Mopar Action :: October 2007

Parted In

: Here’s the 1971 GTX that you almost bought in parts.

If you tried to buy original rear window louvers or elastomeric bumpers for a 1971 Plymouth B-body from a guy in Milwaukee about eight years ago, and instead jsut got your check returned to you in pieces, here’s why: those rare parts went back onto the would-be donor car, and you’re looking at it.

Eight years ago, those hard-to-find parts were packed in a box, ready for the UPS guy to pick up and deliver right to you. But then Tommy White showed up. White, proprietor of the renowned Aloha Auto Services restoration shop in Port Washington, WIsconsin, found an ad for a disassembled 1971 GTX in the Milwaukee Journal classifieds. To be accurate, it was an employee of White’s that spotted the ad. White decided to drive to the seller’s house for a look and arrived just in time to ruin your day. The GTX’s owner had mostly parted out the car, ready to score big bucks for hard-to-find pieces that you and about six others were hoping to buy.

All that remained of the GTX was the body shell, which was sporting a partial red respray. White quickly made an offer for the whole package, and the seller agreed to tear up the checks from the other buyers. White scored a one-of 30 1971 GTX built with the louvers and “rubber” bumpers. Even better, it had straight, all-original sheetmetal. Wow, what a good deal for white. And you got bupkis.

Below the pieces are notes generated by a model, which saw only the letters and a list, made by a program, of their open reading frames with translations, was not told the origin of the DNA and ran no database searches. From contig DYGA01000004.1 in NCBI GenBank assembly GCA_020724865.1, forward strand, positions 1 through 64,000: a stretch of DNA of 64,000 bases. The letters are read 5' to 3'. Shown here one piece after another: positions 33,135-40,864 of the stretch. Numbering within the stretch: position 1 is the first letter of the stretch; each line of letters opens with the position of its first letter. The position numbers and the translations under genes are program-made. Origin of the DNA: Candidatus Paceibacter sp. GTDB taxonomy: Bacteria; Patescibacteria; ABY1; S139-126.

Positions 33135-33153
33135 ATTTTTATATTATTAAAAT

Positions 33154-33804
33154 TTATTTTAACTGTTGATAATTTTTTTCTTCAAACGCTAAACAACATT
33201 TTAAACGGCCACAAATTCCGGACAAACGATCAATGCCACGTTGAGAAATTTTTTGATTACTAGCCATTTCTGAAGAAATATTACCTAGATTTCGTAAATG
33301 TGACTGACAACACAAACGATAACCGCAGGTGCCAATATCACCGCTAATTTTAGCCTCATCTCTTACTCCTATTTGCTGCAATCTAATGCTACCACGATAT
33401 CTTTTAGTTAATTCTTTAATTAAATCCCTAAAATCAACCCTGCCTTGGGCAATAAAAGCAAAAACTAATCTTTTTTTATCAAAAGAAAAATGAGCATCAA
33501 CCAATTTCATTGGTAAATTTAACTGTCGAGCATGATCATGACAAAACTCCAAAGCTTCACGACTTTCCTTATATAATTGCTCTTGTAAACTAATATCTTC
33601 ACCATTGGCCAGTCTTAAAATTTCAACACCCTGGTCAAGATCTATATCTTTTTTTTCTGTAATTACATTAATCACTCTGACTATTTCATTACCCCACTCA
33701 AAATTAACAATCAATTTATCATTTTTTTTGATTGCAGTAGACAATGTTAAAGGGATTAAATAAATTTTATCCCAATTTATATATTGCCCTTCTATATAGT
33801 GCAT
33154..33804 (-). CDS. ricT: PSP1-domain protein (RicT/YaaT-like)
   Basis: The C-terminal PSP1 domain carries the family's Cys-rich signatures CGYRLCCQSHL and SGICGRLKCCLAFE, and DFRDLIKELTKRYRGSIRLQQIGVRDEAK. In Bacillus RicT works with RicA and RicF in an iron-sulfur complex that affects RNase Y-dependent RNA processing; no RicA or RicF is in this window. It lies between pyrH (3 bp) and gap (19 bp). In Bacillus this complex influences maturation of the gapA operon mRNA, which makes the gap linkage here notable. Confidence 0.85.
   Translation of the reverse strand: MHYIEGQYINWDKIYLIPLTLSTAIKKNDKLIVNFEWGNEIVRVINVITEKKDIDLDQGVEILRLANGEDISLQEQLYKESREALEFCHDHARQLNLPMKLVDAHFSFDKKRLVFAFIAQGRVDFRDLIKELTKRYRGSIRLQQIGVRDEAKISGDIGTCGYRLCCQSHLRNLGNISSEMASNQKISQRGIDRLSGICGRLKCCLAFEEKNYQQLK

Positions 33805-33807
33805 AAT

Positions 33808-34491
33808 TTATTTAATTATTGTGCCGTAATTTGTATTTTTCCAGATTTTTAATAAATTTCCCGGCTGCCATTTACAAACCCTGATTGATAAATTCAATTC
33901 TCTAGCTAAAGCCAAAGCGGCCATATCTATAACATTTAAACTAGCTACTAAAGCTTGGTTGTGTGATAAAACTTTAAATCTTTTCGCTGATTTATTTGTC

White got the car’s entire story when he bought it. Those guys with the torn-up checks were only going to get a piece of the story. The seller had pulled the GTX out of a Tulsa, Oklahoma, salvage yard in the early 1980s, when, as you can imagine, he’d gotten it for peanuts (same as we get around here at Mopar Action). The car had no motor or tranny. In the early 1980s, the lack of a powertrain was still enough to render even a desirable model as just a parts car. And back then, the ’71 B-bodies were not exactly the most popular braches on the Mopar family tree. if only we knew then what we know now, right? Consider the ’71’s story:

You know that Chrysler built some of the best high-performance machines during the musclecar era. But ready for some honesty? When Chrysler designers saw the 1968 GTO in the fall of 1967, they must have felt like GM had beaten them to their own punch. The would have already been preparing the 1971 B-body designs at that time. The “fuselage” look was already set for the upcoming 1969 C-bodies, so the B-bodies were just next in line for that theme.

The results arrived in the fall of 1970, and they were knockouts: the third-generation Charger and the first-ever Plymouth Satellite Sebring, along with the Road Runner and GTX versions. No longer were th coupes bound to the design constraints as the sedans. The 2 and 4 door versions shared virtually nothing, panel-wose. The Plymouth B-body looked like a cruise missile on wheels, and the Charger, well… has any car ever matched its name perfectly?